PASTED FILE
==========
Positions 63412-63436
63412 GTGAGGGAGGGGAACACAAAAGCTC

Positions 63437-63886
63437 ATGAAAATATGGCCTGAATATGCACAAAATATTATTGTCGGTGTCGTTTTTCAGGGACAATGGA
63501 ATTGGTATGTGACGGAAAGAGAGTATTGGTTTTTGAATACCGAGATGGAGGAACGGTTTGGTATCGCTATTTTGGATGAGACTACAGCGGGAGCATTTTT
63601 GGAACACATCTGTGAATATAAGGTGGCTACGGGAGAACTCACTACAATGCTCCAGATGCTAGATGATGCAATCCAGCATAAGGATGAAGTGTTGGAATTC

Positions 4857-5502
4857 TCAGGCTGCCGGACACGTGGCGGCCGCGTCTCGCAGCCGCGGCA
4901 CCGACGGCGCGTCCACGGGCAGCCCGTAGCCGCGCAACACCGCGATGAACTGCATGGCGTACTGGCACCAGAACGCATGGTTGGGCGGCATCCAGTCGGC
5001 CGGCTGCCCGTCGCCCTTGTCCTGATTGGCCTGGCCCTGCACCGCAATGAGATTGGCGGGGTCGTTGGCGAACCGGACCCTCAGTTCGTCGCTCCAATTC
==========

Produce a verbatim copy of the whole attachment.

Positions 63412-63436
63412 GTGAGGGAGGGGAACACAAAAGCTC

Positions 63437-63886
63437 ATGAAAATATGGCCTGAATATGCACAAAATATTATTGTCGGTGTCGTTTTTCAGGGACAATGGA
63501 ATTGGTATGTGACGGAAAGAGAGTATTGGTTTTTGAATACCGAGATGGAGGAACGGTTTGGTATCGCTATTTTGGATGAGACTACAGCGGGAGCATTTTT
63601 GGAACACATCTGTGAATATAAGGTGGCTACGGGAGAACTCACTACAATGCTCCAGATGCTAGATGATGCAATCCAGCATAAGGATGAAGTGTTGGAATTC

Positions 4857-5502
4857 TCAGGCTGCCGGACACGTGGCGGCCGCGTCTCGCAGCCGCGGCA
4901 CCGACGGCGCGTCCACGGGCAGCCCGTAGCCGCGCAACACCGCGATGAACTGCATGGCGTACTGGCACCAGAACGCATGGTTGGGCGGCATCCAGTCGGC
5001 CGGCTGCCCGTCGCCCTTGTCCTGATTGGCCTGGCCCTGCACCGCAATGAGATTGGCGGGGTCGTTGGCGAACCGGACCCTCAGTTCGTCGCTCCAATTC